Diamond Nights, ‘Popsicle’ (Kemado)

What kind of art does America want when the country falls on hard times — say, an increasingly unpopular war? One theory is that the public will escape from current events through pure nostalgia. Another line of thinking says people will develop a newfound appetite for introspective, artistically meaningful entertainment that mirrors their somber mood.

Well, Diamond Nights’ full-length debut pretty much affirms the first hypothesis — and tears the latter idea a new one. Unlike other groups who use ’70s riffs and references to comment on the Me Decade, the Queens, New York residents’ gleeful retro-ness comes off as a direct product of that era: Nothing on Popsicle sounds like it was made after 1978.

Which means the album’s a hoot at times — a cinnamon-scented throwback assembled from the factory remnants of Cheap Trick, Van Halen, and Raspberries, full of expensive gas and cheap weed. The opening track, “Destination Diamonds,” is a galloping anthem that’s probably destined for some year-end best-singles lists. And deservedly so: Singer Morgan Phalen sounds like he’s taken voice lessons from Thin Lizzy’s Phil Lynott on lines like “Never thought that a Popsicle chick could taste so good,” which he delivers as if he’s actually licking drips off the mic. On the roller-rink hip-grinder “City of Love,” Phalen beckons, “Take a trip with me,” a great setup for rhyming something with fantasy. Later, they drop the cock-rock shenanigans for the sunny acoustic ballad “Snakey Ruth.”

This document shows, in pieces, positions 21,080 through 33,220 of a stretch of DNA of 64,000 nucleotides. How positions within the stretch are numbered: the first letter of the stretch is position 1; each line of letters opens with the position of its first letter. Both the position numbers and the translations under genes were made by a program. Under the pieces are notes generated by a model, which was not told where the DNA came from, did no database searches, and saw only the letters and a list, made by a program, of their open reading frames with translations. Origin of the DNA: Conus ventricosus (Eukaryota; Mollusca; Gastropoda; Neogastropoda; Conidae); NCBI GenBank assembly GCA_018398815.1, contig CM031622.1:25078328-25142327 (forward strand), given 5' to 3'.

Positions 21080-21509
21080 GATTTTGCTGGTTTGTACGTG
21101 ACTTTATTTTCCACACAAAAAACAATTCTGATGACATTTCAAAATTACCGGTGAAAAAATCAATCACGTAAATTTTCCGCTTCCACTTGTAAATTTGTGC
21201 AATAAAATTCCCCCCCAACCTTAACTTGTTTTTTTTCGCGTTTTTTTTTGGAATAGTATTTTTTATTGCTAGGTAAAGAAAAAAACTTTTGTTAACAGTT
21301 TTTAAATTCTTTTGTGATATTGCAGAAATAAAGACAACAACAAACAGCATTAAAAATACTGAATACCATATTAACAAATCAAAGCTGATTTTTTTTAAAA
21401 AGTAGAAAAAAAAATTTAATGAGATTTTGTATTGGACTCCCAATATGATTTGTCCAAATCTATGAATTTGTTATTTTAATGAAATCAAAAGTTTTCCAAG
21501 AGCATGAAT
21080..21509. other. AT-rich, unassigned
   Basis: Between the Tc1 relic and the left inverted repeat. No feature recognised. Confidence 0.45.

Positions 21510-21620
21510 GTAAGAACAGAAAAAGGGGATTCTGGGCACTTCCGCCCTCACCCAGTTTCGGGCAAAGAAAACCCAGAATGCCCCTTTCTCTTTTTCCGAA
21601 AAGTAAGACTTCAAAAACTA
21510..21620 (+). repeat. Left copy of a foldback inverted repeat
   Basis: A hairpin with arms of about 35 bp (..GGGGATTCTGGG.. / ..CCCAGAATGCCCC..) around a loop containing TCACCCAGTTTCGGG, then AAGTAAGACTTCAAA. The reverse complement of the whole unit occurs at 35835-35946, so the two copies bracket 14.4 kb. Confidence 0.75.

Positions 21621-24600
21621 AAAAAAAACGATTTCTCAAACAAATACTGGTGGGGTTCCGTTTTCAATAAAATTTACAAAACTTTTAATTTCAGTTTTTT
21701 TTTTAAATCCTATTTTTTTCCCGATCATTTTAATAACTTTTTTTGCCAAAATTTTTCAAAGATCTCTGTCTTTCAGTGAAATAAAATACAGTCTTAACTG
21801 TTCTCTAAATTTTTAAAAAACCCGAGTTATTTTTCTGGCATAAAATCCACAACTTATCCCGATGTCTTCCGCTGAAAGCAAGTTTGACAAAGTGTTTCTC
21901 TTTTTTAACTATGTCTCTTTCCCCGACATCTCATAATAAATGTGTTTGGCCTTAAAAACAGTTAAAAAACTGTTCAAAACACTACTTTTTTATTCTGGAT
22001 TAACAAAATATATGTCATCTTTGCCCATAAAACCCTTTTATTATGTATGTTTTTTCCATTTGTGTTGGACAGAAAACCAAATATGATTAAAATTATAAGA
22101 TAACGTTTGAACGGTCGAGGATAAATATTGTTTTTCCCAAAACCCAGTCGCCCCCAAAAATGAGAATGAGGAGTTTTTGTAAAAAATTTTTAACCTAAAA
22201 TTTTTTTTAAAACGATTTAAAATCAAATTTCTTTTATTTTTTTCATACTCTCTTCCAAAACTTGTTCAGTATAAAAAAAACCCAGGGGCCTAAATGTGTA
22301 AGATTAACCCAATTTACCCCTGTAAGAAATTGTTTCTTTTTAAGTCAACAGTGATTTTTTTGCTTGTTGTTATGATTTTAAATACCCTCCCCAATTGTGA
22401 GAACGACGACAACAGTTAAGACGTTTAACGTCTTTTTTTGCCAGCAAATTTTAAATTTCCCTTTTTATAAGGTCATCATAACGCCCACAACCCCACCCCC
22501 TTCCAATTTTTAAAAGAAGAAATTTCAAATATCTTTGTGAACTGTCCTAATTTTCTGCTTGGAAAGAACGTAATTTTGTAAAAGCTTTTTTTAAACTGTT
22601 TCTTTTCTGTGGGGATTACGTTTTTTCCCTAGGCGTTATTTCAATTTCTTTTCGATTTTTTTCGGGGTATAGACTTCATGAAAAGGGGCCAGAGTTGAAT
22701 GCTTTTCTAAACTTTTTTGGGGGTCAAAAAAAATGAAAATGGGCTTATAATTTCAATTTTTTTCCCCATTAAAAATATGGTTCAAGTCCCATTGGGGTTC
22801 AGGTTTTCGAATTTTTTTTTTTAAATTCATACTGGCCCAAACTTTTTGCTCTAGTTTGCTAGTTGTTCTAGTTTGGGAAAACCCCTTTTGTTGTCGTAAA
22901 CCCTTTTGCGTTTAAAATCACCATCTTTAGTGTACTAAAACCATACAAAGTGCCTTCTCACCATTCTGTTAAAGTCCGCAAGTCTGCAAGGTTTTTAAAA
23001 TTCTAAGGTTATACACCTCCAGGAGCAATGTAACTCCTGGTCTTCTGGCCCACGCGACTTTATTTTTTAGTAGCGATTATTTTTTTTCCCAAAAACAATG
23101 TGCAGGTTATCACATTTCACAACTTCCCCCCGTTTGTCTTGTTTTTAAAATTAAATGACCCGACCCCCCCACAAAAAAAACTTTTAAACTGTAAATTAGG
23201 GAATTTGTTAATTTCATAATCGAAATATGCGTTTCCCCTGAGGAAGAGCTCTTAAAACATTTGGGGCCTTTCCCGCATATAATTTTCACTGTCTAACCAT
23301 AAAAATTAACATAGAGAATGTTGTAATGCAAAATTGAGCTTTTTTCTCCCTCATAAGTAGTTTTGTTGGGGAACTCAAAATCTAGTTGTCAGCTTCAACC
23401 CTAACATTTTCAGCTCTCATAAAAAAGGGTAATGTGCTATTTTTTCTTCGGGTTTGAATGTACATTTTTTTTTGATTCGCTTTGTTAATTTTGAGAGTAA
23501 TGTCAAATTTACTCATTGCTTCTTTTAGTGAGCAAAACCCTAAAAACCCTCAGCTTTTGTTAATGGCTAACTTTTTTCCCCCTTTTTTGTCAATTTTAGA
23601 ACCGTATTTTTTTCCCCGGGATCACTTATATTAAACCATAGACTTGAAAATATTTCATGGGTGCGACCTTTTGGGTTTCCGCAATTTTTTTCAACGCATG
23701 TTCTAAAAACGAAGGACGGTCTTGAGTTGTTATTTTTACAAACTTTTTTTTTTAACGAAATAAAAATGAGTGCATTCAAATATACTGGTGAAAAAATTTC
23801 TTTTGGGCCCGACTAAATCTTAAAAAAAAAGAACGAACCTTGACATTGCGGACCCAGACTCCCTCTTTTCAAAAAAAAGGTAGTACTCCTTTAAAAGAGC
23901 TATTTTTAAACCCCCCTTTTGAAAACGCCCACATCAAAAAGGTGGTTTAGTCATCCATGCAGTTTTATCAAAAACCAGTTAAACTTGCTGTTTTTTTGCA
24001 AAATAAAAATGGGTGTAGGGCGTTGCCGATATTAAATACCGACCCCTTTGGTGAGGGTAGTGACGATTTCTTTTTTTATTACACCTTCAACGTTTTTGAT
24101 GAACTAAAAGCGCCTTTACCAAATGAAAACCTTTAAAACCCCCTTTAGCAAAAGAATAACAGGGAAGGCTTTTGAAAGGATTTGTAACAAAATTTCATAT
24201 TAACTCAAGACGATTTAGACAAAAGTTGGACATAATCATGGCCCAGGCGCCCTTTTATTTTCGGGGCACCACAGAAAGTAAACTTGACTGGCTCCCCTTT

Oddly enough, all this arena-rock grab-ass lacks irony. Kudos to the band for playing up its love of the classics without smirking, but the downside is that Popsicle‘s ’70s conceits aren’t as fun as a band like the Darkness makes them (or as funny as Van Halen were, even after they stopped trying to be). Maybe Diamond Nights’ face-value nostalgia kills its value as a guilty pleasure. Or maybe pleasure is just not what it used to be.

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